The Hopping-est Critters of the Grasses
By Robin Red Breast
Grasshoppers are smart- Smart and lazy. The combination of these two traits can be frustrating if you don’t have the right know how. Grasshoppers have evolved incredible hind legs that can catapult them forward at amazing rates. They don’t move unless they have to because those same hind legs are very awkward at more normal walking movement. They require an enormous amount of energy to power those catapult legs and are known to eat a plant to the ground. There is a trick to catching the grasshopper and I’ll share it with you.
Step 1: Right Place, Right TimeGrasshoppers are usually found in open grasslands that get full sun. They like the heat and it is common to find them in these grasslands, basking after a morning of eating. Your best bet is from around noon to three.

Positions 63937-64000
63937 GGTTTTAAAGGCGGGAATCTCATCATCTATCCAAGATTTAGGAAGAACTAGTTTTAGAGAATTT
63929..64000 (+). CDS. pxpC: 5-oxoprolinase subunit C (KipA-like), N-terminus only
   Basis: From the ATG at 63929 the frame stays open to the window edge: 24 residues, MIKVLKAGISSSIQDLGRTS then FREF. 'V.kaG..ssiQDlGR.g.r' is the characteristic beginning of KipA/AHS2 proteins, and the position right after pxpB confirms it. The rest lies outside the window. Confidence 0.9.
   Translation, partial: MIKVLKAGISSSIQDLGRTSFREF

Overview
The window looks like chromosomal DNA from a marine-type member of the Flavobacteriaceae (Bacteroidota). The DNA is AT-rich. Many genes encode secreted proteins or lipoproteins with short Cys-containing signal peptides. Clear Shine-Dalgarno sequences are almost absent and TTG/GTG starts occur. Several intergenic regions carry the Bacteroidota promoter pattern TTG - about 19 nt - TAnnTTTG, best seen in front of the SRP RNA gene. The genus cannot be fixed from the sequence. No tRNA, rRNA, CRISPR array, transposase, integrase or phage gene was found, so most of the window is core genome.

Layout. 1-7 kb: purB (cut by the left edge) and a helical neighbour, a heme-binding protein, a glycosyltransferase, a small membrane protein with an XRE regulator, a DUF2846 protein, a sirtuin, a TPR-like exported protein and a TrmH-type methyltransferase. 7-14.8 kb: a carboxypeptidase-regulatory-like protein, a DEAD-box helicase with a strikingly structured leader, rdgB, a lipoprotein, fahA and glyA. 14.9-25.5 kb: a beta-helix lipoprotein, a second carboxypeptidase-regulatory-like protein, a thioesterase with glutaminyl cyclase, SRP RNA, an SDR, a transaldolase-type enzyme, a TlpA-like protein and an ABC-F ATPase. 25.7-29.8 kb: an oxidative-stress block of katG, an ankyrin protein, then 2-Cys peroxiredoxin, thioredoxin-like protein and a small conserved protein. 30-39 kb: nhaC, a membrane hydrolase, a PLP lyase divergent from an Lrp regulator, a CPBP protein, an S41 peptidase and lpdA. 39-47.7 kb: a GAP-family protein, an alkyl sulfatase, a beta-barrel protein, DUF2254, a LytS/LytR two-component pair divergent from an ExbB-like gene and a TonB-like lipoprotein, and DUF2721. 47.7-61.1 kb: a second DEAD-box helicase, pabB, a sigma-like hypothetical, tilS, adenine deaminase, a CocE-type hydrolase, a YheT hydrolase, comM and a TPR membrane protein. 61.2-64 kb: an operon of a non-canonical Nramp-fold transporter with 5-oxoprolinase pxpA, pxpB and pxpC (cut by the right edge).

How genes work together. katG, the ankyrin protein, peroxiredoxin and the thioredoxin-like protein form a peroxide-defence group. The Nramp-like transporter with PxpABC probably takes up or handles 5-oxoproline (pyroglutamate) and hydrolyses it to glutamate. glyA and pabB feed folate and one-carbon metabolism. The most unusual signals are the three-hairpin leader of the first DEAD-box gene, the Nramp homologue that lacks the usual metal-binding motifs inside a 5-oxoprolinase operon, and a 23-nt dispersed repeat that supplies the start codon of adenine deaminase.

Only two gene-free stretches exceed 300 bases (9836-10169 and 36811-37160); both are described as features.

Step 2: Fly OverThis is a step that you’ll remember from catching worms. It is a good strategy. You want to locate the bloated hoppers as they take their afternoon tanning trips.
Step 3: Reasonable DistanceYou don’t want to alarm the grasshoppers because they’ll spring away before you get your feet on the ground. As with worms, you’ll want to land a bit behind the hopper. They don’t take frequent short naps like a worm but because they’ve gorged themselves on vegetation, they are often times unable to move quickly (Sometimes they can’t move at all because their bellies are so full).
Step 4: Move & StrikeApproach the bloated hopper quietly. If you’ve done it right, you’ll be standing over it before it even knows you are there. Then peck it quickly, catching those incredible legs between your beak.
How you choose to devour the thing after you’ve caught it is up to you. Just make sure not to wait too long or it will digest it’s meal and regain it’s cunning.